May 18 2015
By Eric Falcon '15
On April 27, the “Diplomacy and Chronic Conflicts” undergraduate policy task force presented its research and recommendations at the United Nations and The United States Mission to the United Nations, both in New York City. Led by Daniel Kurtzer, S. Daniel Abraham Visiting Professor of Middle East Policy Studies and lecturer at the Woodrow Wilson School of Public and International Affairs and former U.S. ambassador to Egypt and to Israel, the seminar looked at case studies in which ongoing conflicts challenged classic diplomacy techniques.
“Our trip to the U.N. gave us incredible insights into the inner workings of the diplomacy we’d only previously experienced in the classroom,” said Isabela Peña ’16, a member of the task force. “It proved fundamental to a well-rounded understanding of the topics we were studying.”
Since February, the eight juniors of the task force, two senior commissioners and a graduate assistant from the Wilson School’s Master in Public Affairs program have conducted research on how diplomatic tools can be used to address drawn-out social conflicts. In drafting the final report’s policy recommendations, the class considered how its findings were pertinent to the work of the U.N., honing in on the field of preventive diplomacy, in which quick, short-term efforts are made to stop a foreseen conflict from evolving. Each junior also applied the analysis to a case study that formed the basis of his or her junior paper.
The students first presented to Anthony Banbury, the U.N.’s assistant secretary-general for field support. Banbury encouraged the students to add nuance to their discussion of the U.N.’s diplomatic neutrality as well as the bureaucratic intricacies of operating through the U.N. Task force presenters included Ella Cheng ’16 and Justin Ziegler ’16.
The students then headed to The United States Mission to the United Nations where they presented to Ambassador Isobel Coleman ’87, U.S. representative to the U.N. for U.N. management and reform and a Wilson School undergraduate alumna. Presenters included Peña and Oliver Sun ’16, who discussed the role the United States has to play in supporting the U.N. diplomatic endeavors, specifically as they pertain to preventive diplomacy.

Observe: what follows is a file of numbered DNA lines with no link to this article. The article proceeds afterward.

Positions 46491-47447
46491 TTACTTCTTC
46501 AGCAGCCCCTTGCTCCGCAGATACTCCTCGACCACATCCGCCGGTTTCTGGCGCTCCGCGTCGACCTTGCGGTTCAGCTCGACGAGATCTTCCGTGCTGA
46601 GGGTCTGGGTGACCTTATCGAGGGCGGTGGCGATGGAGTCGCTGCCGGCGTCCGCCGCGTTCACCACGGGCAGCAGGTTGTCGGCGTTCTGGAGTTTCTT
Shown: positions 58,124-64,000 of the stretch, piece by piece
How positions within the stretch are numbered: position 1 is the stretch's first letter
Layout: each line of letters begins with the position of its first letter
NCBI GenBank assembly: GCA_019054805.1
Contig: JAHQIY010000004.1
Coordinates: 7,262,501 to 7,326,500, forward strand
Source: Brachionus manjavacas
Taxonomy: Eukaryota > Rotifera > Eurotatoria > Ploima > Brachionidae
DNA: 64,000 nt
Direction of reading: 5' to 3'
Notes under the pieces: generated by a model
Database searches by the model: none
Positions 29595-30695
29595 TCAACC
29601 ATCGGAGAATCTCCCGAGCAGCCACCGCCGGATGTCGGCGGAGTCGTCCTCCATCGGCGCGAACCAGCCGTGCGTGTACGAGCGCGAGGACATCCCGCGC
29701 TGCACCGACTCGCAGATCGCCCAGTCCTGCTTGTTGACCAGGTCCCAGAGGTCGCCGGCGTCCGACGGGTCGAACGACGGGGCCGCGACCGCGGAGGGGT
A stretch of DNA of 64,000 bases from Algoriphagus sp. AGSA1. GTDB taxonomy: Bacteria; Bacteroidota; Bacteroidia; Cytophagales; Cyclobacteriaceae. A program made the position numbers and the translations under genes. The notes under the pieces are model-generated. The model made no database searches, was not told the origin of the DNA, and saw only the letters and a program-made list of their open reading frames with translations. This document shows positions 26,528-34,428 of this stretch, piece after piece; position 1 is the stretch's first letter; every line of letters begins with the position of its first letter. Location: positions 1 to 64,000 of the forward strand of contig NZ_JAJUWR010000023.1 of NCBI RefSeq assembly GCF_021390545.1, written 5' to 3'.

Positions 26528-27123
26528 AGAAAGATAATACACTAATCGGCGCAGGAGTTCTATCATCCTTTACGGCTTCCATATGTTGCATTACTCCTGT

Coleman stressed the difficulty of mustering sufficient political will among U.N. member states, implying that insufficient information is not necessarily what impedes effective U.N. preventive diplomatic action as the students’ findings argued.
Also in attendance for the presentation was William Wagner ’10, MPA’14, a former Scholars in the Nation’s Service fellow who is currently working in the political section of the U.S. Mission.
The trip to New York City was a success for the members of the task force, who were able to engage in informed and critical discussions with the interlocutors. Kurtzer was pleased with the visit, noting that it was a fitting conclusion to the semester’s work and was certainly enriching to both the juniors’ individual research and the task force final report.
The summary report by the task force reflected the recommendations of Wardah Bari '16, Ella Cheng '16, Oluwatomisin (Tomi) Johnson '16, Jess Lee '16, Andrew Mullen '16, Isabela Peña-Gonzalez '16, Oliver Sun '16, Diana Turbayne '16 and Justin Ziegler '16. Eric Falcon '15 and Mia Rifai '15 served as senior commisioners and Nadav Pollak served as a graduate consultant. The students were directed by Daniel Kurtzer, S. Daniel Abraham Visiting Professor of Middle East Policy Studies and lecturer at the Woodrow Wilson School of Public and International Affairs and former U.S. ambassador to Egypt and to Israel.